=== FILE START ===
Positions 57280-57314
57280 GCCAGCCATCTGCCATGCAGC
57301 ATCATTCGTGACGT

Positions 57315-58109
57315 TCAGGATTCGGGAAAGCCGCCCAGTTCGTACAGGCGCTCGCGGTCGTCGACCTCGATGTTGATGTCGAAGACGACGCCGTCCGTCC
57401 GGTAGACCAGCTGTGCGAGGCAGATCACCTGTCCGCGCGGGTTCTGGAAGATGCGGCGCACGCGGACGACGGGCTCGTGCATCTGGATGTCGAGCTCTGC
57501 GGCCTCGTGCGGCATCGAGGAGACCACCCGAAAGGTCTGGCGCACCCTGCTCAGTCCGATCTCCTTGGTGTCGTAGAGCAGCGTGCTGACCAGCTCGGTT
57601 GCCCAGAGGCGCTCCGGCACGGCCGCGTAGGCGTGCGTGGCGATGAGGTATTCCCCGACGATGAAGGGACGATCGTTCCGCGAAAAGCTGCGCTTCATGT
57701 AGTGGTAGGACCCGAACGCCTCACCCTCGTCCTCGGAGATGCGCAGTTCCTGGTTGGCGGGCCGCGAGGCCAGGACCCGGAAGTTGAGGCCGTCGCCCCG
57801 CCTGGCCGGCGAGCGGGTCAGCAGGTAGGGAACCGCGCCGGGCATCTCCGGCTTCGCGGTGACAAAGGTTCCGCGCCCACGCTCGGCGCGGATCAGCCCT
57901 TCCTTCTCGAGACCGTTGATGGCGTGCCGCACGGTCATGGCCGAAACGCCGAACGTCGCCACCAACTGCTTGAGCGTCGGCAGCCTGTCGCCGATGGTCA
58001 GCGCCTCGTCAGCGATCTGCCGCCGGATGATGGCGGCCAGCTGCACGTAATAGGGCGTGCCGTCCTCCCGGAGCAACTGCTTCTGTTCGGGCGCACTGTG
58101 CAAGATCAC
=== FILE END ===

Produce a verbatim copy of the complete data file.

Positions 57280-57314
57280 GCCAGCCATCTGCCATGCAGC
57301 ATCATTCGTGACGT

Positions 57315-58109
57315 TCAGGATTCGGGAAAGCCGCCCAGTTCGTACAGGCGCTCGCGGTCGTCGACCTCGATGTTGATGTCGAAGACGACGCCGTCCGTCC
57401 GGTAGACCAGCTGTGCGAGGCAGATCACCTGTCCGCGCGGGTTCTGGAAGATGCGGCGCACGCGGACGACGGGCTCGTGCATCTGGATGTCGAGCTCTGC
57501 GGCCTCGTGCGGCATCGAGGAGACCACCCGAAAGGTCTGGCGCACCCTGCTCAGTCCGATCTCCTTGGTGTCGTAGAGCAGCGTGCTGACCAGCTCGGTT
57601 GCCCAGAGGCGCTCCGGCACGGCCGCGTAGGCGTGCGTGGCGATGAGGTATTCCCCGACGATGAAGGGACGATCGTTCCGCGAAAAGCTGCGCTTCATGT
57701 AGTGGTAGGACCCGAACGCCTCACCCTCGTCCTCGGAGATGCGCAGTTCCTGGTTGGCGGGCCGCGAGGCCAGGACCCGGAAGTTGAGGCCGTCGCCCCG
57801 CCTGGCCGGCGAGCGGGTCAGCAGGTAGGGAACCGCGCCGGGCATCTCCGGCTTCGCGGTGACAAAGGTTCCGCGCCCACGCTCGGCGCGGATCAGCCCT
57901 TCCTTCTCGAGACCGTTGATGGCGTGCCGCACGGTCATGGCCGAAACGCCGAACGTCGCCACCAACTGCTTGAGCGTCGGCAGCCTGTCGCCGATGGTCA
58001 GCGCCTCGTCAGCGATCTGCCGCCGGATGATGGCGGCCAGCTGCACGTAATAGGGCGTGCCGTCCTCCCGGAGCAACTGCTTCTGTTCGGGCGCACTGTG
58101 CAAGATCAC